“Harry, Meghan, and Archie will always be much-loved family members.”

It’s understood the monarch has now taken control of the situation and will reach out to Meghan and Harry personally.

But William is said to be “beyond livid” by the interview.

During the chat, Harry said he feels let down by his family – and is barely speaking to his brother, describing their relationship now as “space”.

He claimed his father Charles stopped taking his calls after Megxit and was financially cut off by the Royal Family last year.

The Duke said there was a “lot of hurt” between him and his dad – but insisted he had not “blindsided” the Queen when announcing he and Meghan were stepping back as senior working royals.

He also discussed his relationship with William, saying he loved him “to bits” but he and the future king were “on different paths”.

But he said he believes William and Charles are “trapped” by the monarchy.

The 36-year-old dad said: “I myself was trapped as well, I didn’t see a way out.

“I was trapped but I didn’t know I was trapped. My father and my brother – they are trapped. They don’t get to leave and I have huge compassion for that.”

On Tuesday, Prince Charles was asked about the interview as he was seen for the first time since it aired.

When asked by a reporter what he thought of the chat, Charles, who was visiting an NHS vaccine centre in London, gave a nervous chuckle and carried on walking.

But according to a friend of the prince, Charles was “in a state of despair” before the conversation was screened, Vanity Fair reports.

A BBC spokesperson told Metro.co.uk the series will be made up of two one-hour long episodes that will air on BBC Two and will be accompanied by a Radio four podcast for BBC Sounds.

Little is known about the doc, which is yet to be given a title, but it will be fronted by BBC’s Media Editor and broadcaster Amol Rajan.

Speaking about the series, Rajan has said: ‘Our deep, extensive reporting on the Royals has uncovered some remarkable stories on a subject of global and growing fascination.’

It will see him explore the interactions between Harry and Meghan and William and Kate with the media over the years and he will meet with the journalists behind the stories – with the series recording 50-hours worth of interviews over several months during filming.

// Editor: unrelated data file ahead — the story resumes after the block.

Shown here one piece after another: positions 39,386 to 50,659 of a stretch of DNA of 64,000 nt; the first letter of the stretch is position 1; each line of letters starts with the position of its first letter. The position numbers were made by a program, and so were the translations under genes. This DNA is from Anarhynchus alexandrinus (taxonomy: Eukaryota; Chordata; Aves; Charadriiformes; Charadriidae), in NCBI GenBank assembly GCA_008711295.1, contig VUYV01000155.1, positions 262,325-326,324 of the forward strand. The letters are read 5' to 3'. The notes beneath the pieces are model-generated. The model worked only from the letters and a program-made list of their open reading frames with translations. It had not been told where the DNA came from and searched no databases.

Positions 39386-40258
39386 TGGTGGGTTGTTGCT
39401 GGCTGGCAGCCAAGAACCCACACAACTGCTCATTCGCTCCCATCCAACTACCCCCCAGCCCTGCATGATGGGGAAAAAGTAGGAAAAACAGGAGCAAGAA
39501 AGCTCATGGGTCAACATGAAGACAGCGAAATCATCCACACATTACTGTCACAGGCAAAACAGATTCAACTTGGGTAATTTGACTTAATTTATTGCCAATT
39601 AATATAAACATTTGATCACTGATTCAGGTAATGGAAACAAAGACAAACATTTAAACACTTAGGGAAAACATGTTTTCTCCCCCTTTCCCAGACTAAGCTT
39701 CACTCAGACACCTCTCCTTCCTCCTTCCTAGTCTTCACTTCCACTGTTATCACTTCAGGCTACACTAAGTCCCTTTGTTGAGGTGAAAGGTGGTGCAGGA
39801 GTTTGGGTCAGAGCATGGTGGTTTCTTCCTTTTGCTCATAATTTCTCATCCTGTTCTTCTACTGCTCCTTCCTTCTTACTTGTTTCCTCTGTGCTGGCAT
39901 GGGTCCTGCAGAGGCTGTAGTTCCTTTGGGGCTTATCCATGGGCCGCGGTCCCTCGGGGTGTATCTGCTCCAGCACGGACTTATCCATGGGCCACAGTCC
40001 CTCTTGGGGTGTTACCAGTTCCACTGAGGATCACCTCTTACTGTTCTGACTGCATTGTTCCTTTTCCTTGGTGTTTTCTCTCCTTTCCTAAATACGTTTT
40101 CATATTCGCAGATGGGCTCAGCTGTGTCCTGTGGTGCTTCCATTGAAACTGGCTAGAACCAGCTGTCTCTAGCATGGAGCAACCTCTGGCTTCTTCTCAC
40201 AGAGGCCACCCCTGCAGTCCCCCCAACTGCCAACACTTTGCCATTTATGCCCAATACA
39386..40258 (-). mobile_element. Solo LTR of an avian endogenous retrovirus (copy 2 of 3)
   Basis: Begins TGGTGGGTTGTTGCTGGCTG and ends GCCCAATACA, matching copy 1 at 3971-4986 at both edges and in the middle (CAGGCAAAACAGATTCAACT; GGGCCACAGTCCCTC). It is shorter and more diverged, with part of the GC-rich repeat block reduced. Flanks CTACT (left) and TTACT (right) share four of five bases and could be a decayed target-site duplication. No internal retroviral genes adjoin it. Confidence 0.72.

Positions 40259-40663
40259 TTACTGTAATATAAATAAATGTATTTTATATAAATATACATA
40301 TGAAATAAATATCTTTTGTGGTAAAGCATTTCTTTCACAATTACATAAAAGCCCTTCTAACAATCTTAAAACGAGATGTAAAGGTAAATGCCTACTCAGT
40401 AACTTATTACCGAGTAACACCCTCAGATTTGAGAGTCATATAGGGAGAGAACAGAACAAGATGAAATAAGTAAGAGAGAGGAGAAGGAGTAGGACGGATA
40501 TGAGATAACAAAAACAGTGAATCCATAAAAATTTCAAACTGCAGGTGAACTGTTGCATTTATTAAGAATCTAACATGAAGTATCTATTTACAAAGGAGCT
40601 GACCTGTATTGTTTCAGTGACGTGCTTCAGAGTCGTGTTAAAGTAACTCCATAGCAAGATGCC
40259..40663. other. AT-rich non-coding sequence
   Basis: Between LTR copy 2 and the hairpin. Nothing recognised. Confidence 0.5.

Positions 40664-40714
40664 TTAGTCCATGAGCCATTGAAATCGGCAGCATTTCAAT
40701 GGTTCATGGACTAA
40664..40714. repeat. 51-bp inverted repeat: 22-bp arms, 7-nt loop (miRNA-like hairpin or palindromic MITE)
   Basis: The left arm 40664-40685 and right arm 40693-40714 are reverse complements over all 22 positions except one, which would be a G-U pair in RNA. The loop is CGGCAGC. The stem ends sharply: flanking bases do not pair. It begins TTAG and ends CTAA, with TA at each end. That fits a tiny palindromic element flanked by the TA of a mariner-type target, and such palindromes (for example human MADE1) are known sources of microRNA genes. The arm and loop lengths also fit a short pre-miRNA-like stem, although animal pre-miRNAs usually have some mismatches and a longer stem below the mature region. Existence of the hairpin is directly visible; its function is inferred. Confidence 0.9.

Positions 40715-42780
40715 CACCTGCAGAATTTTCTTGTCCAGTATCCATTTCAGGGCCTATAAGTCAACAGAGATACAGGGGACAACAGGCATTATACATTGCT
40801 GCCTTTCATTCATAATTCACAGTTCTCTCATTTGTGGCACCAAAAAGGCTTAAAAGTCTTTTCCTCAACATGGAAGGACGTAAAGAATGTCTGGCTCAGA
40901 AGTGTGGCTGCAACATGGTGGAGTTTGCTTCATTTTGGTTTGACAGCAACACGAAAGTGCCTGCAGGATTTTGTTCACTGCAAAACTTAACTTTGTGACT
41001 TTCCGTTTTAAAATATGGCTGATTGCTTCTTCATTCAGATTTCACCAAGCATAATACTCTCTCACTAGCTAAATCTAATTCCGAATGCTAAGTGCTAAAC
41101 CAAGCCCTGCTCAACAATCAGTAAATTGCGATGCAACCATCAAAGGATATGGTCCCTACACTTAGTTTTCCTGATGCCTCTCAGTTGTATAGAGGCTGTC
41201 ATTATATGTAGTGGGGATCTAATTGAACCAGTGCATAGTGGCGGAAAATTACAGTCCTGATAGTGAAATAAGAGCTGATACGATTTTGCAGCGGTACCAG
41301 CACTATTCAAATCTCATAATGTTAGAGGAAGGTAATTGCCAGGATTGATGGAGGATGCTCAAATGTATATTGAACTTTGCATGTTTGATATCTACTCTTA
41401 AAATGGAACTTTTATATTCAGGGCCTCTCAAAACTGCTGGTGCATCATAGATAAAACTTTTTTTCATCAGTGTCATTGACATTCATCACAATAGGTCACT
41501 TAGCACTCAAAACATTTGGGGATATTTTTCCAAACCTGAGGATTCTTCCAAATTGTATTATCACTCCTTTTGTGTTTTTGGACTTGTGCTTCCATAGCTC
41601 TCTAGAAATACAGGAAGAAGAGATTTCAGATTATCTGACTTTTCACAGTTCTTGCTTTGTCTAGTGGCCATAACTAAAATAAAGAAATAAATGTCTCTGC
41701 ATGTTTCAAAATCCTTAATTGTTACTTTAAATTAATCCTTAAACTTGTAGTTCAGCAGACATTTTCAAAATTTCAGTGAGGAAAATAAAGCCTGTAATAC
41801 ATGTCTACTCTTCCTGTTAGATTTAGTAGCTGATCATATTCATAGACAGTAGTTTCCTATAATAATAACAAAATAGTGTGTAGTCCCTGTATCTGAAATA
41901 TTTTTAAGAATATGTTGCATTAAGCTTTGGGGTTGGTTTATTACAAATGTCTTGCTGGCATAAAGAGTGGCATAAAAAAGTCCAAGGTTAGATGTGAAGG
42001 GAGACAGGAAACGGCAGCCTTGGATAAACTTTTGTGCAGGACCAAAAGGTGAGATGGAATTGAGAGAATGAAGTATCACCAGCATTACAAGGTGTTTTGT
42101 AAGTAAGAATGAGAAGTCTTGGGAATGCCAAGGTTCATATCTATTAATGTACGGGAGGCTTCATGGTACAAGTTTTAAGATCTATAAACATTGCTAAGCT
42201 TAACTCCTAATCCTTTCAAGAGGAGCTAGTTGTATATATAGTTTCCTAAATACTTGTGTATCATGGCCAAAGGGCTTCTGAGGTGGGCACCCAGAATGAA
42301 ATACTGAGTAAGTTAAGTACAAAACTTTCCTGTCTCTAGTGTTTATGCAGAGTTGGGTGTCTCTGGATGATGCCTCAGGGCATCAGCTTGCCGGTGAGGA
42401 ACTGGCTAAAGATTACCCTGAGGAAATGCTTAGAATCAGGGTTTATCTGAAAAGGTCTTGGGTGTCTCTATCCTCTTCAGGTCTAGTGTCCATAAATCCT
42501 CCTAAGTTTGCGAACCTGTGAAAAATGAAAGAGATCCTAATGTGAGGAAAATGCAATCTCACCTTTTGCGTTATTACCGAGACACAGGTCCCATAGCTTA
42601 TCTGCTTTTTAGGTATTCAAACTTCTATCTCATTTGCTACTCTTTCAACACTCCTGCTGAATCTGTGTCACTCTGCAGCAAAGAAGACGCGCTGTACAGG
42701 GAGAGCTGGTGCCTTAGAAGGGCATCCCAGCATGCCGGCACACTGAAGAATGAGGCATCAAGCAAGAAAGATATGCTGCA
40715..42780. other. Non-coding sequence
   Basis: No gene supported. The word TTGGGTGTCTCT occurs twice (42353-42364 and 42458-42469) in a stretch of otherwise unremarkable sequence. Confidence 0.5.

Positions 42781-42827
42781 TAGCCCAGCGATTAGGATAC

It comes as the Royal family is the hot topic of conversation after Harry and Meghan shared their experiences of the Palace and the reasons behind their decision to move to the US in a two-hour long chat with Oprah.

The no-holds-barred interview first aired on CBS over in the US, before landing on ITV for British viewers to tune in.

During the emotional episode, viewers watched on as the Duke and Duchess of Sussex discussed the pressures they faced as working members of the Royal family and Harry touched on the breakdown of his relationship with his father Prince Charles.

Meghan addressed feeling ‘betrayed’ by her father Thomas Markle, after he spoke about her to the media, and heartbreakingly revealed that she had considered taking her own life following abuse she received after joining the Royal family.

Meghan also claimed that she had experienced racism within the Palace. The revelations left viewers divided and BBC Breakfast star Naga Munchetty was seen throwing her support behind Harry and Meghan for speaking out and refusing to stay silent.

Piers Morgan, who has been a staunch critic of the couple, however, came under fire for stating that he ‘didn’t believe’ Meghan’s claims and declaring on Good Morning Britain that he was ‘sickened’ by what he had watched.

It led to an on-air clash with his GMB co-star Alex Beresford and after storming off set, Piers later announced his shock decision to quit Good Morning Britain.

It was later claimed that Meghan had lodged a formal complaint with ITV as she was concerned how Piers’ comments which generated over 41,000 complaints with Ofcom would affect the general issue of mental health and those who are struggling.


Please enter your comment!
Please enter your name here